Edinburgh Theatre Chronicles: Playhouse Theatre26th Feb 2021
The theatre – a place where we go to relax, unwind and be entertained. A place where we can feel safe; possibly laugh, cry and share a wonderful memory with strangers. But what if it’s not just the living who like to spend an evening at the theatre?
I’m Hannah, a storyteller with Mercat Tours and a long-time stage actor in Edinburgh. Follow me as we delve into some of Edinburgh’s most fascinating theatre history, and discuss some of the residents who likely never left. This month, we focus on one of Britain’s leading theatres and Scotland’s largest.
It is, of course, the Edinburgh Playhouse Theatre.
Seating over 3000, theatre-goers flock to the playhouse to see high quality performances and events ranging from touring musicals and plays such as Wicked and Les Miserables, to comedians like Tim Minchin and Alan Carr, even Riverdance and much more.
Having opened in the late 1920’s, there are just too many performances to list and too many events to keep track of… that is, apart from one. There is a famous spectre the Playhouse is home to that will certainly send shivers down your spine. That is the Playhouse's most famous resident, Albert.
Albert was said to have been the stage door keeper or a maintenance worker who suddenly passed away while alone in the building one night. Gareth Edwards, who wrote an article titled “Phantom of the Playhouse” for Edinburgh News, wrote “No one really knows who he was though. The grey overalls have led people to suggest he might have been a maintenance man or a doorman.”
Whoever he was, apparently he loved the Playhouse so much that he has decided to stick around. Relatively harmless, Albert likes to walk the theatre at night when it is deserted. His favourite haunt is the balcony and a room on Level Six.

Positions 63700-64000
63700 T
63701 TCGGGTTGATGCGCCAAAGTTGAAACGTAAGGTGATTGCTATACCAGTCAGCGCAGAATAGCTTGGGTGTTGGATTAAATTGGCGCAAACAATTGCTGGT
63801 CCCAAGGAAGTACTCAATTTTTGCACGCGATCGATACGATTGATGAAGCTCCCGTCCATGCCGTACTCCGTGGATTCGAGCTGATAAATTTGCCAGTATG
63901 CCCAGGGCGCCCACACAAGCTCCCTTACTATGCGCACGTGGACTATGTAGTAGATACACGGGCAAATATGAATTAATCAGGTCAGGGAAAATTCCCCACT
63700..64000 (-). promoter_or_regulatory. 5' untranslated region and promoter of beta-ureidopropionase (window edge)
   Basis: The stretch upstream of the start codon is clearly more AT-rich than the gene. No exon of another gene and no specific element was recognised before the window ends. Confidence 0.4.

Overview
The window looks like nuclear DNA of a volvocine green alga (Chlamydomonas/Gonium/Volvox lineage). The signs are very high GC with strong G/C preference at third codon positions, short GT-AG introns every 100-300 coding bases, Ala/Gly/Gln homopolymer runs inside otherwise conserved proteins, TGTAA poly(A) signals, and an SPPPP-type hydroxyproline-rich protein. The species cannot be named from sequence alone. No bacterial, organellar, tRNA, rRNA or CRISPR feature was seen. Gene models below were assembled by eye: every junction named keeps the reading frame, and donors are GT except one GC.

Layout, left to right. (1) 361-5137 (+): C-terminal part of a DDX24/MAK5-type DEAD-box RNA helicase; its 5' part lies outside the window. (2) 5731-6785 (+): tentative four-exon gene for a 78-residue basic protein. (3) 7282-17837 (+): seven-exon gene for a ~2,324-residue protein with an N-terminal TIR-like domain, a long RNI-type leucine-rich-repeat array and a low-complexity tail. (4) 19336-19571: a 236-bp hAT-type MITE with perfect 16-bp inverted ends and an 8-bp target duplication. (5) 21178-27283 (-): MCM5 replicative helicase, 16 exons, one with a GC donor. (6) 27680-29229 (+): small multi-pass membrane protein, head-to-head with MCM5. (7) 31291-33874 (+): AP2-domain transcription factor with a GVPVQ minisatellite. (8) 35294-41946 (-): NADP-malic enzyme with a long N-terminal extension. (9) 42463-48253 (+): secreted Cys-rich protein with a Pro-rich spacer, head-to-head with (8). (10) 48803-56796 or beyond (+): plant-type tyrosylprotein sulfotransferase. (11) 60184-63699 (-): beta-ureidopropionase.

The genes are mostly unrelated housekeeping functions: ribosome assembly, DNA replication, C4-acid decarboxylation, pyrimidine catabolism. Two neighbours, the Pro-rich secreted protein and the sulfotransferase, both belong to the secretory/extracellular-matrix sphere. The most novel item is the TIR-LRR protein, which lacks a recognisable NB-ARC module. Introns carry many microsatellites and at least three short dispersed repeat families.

While Albert mostly keeps to himself, occasionally he likes to give workers or theatre-goers a little glimpse of himself, or a chill to run up their spines. On occasion he has made more dramatic appearances.
Edinburgh Playhouse Theatre in the news
Liam Rudden, also a writer for Edinburgh News, spoke of an interview he had, writing:
“We were talking to the police security advisors the night before the summit when a call came over the radio. The police sniffer dogs had been in all night clearing each level for bombs. The call was to tell the Inspector that they couldn’t clear Level Six as the dogs wouldn’t enter it.
“We joked that it was Albert, but the freaky thing was that when we explained, we were taken seriously. The army dog-handler was called and Army dogs cleared Level Six.
“Jokingly, I asked if this was because Army dogs were ‘harder’ than police dogs... ‘No,’ came the reply, ‘but they’re based at the Castle so they are used to spooks and spirits. Put in that matter of fact way, it was quite chilling.”
Others have talked of times they lost their way in the theatre, and how a man appeared before them, claiming his name was Albert, before kindly sending them in the right direction.
When turning back to thank him, he was no longer there. Upon mentioning anything to staff, they will either chuckle or turn slightly pale.
Albert has made himself known around the theatre for years, and has become a part of its family – the theatre’s bar “Albert’s” is even named after him.
There are many other eerie incidents that have taken place in the Playhouse that makes people wonder if Albert is the only one who stayed after they passed, but I will let you investigate those for yourself.